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Quotation of the Day…

… is from pages 9-10 of economists Phil Gramm’s, Robert Ekelund’s, and John Early’s superb 2022 book, The Myth of American Inequality: How Government Biases Policy Debate (footnote deleted, link added):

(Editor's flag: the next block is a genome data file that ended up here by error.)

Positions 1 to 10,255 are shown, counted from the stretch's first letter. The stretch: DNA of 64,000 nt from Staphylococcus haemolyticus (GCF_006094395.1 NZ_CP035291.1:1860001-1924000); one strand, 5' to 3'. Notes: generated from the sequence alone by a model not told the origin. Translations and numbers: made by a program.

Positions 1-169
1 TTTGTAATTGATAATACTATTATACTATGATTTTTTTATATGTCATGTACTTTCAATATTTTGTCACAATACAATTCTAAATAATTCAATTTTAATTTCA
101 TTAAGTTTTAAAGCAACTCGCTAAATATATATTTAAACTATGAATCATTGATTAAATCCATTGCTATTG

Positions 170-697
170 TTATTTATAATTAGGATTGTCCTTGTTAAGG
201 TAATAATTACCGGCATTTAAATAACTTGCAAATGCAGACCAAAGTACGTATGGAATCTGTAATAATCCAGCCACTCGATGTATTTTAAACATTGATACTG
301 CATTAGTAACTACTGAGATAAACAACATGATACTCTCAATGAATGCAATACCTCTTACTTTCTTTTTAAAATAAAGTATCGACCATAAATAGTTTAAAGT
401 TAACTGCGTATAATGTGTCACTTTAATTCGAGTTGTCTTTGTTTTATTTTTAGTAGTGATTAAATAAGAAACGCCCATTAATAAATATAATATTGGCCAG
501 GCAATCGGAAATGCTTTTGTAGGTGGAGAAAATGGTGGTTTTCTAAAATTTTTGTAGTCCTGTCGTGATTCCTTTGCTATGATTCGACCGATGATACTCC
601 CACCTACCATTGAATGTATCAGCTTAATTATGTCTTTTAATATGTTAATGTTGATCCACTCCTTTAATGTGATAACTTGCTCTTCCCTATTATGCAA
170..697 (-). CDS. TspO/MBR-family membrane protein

Children had worked as field hands and servants since the beginning of settled agriculture more than ten thousand years before [the Industrial Revolution]. There is no evidence that child labor was more pervasive in urban areas during the early nineteenth century than it had been in rural areas. But there is overwhelming evidence that the movement from the farm to the factory led to a dramatic reduction in child labor. As economic historian Clark Nardinelli concluded, “Technological change reduced the demand for child labor and increasing income reduced the supply. The Factory Acts, then, did not cause the long-term decline in child labor.” The broad-based abundance created by the Industrial Revolution during the Victorian era produced widespread school attendance and almost-universal literacy. In closing the ugly ten-millennial chapter of child labor by the end of 1900, the Industrial Revolution ushered in a new chapter of childhood nurturing and learning.